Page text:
EDITORIAL: A constructive engagement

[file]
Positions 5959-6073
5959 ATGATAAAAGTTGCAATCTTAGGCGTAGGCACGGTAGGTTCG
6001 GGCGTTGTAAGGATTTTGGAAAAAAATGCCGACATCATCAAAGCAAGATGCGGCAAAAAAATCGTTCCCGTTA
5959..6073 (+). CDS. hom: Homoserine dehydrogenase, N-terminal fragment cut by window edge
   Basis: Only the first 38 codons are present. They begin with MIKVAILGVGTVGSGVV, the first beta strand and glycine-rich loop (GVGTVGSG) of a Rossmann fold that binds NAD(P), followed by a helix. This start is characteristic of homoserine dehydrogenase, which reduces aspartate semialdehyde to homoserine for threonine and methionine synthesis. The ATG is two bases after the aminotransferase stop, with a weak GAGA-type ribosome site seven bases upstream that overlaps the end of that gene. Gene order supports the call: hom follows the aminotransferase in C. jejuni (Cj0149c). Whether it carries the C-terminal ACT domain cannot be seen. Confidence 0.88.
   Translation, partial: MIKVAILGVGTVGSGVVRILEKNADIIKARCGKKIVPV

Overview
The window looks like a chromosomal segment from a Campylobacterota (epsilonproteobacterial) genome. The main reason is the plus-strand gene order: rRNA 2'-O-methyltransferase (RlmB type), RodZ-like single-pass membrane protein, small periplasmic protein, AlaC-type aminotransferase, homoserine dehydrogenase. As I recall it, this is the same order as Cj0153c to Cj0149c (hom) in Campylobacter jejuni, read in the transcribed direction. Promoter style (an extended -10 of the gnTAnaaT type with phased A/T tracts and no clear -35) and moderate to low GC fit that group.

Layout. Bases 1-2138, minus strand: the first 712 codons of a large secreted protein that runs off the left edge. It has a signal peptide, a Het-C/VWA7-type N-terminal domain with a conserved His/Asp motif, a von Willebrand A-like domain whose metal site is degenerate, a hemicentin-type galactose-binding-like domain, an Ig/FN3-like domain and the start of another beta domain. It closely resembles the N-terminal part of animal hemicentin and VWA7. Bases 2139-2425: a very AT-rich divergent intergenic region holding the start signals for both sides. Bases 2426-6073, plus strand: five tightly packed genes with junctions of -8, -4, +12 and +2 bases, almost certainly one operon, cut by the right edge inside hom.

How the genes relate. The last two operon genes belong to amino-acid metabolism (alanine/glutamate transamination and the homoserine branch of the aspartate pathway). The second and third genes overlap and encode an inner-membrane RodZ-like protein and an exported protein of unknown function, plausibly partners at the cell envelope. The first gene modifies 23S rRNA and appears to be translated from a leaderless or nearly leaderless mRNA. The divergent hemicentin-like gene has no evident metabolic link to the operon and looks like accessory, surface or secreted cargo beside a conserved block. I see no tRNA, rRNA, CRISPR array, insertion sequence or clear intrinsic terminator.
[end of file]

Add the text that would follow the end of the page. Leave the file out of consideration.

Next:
The meeting between Indian Foreign Secretary Nirupama Rao and her Pakistani counterpart Salman Bashir was not expected to yield any major breakthrough. They were there to set an agenda for the foreign minister’ meeting to be held next month. But the meeting exuded optimism and positive understanding. Their joint briefing to the media indicates that the two sides have engaged constructively. There is a visible shift in the tone of India since the SAARC conference at Thimpu in April. It seems that India has been persuaded to rethink the hard stance it had held post-Mumbai that without Pakistan clamping down on terrorist networks and bringing the perpetrators of the Mumbai attack to justice, there can be no peace process between India and Pakistan. Delhi has expressed dissatisfaction for a long time since then over the progress made by Pakistan in both as less than satisfactory. Arguably, that situation still prevails. Hafiz Saeed has been released on bail and is openly issuing anti-India statements. There has been no change in the status quo regarding the terrorist infrastructure India complains of. Apparently, the diminishing returns of its rigid stance have compelled India to change its position vis-à-vis Pakistan. Internationally, India began to be seen as simply obdurate rather than statesmanlike, when Pakistan had given no indication of not wanting to engage in dialogue. Backtracking on the Sharm El Sheikh agreement immediately after Prime Minister Manmohan Singh’s return to Delhi, due to the domestic backlash, particularly for including Pakistan’s concerns about Indian involvement in Balochistan and subsequent refusal to engage in a dialogue, has not resolved any issues.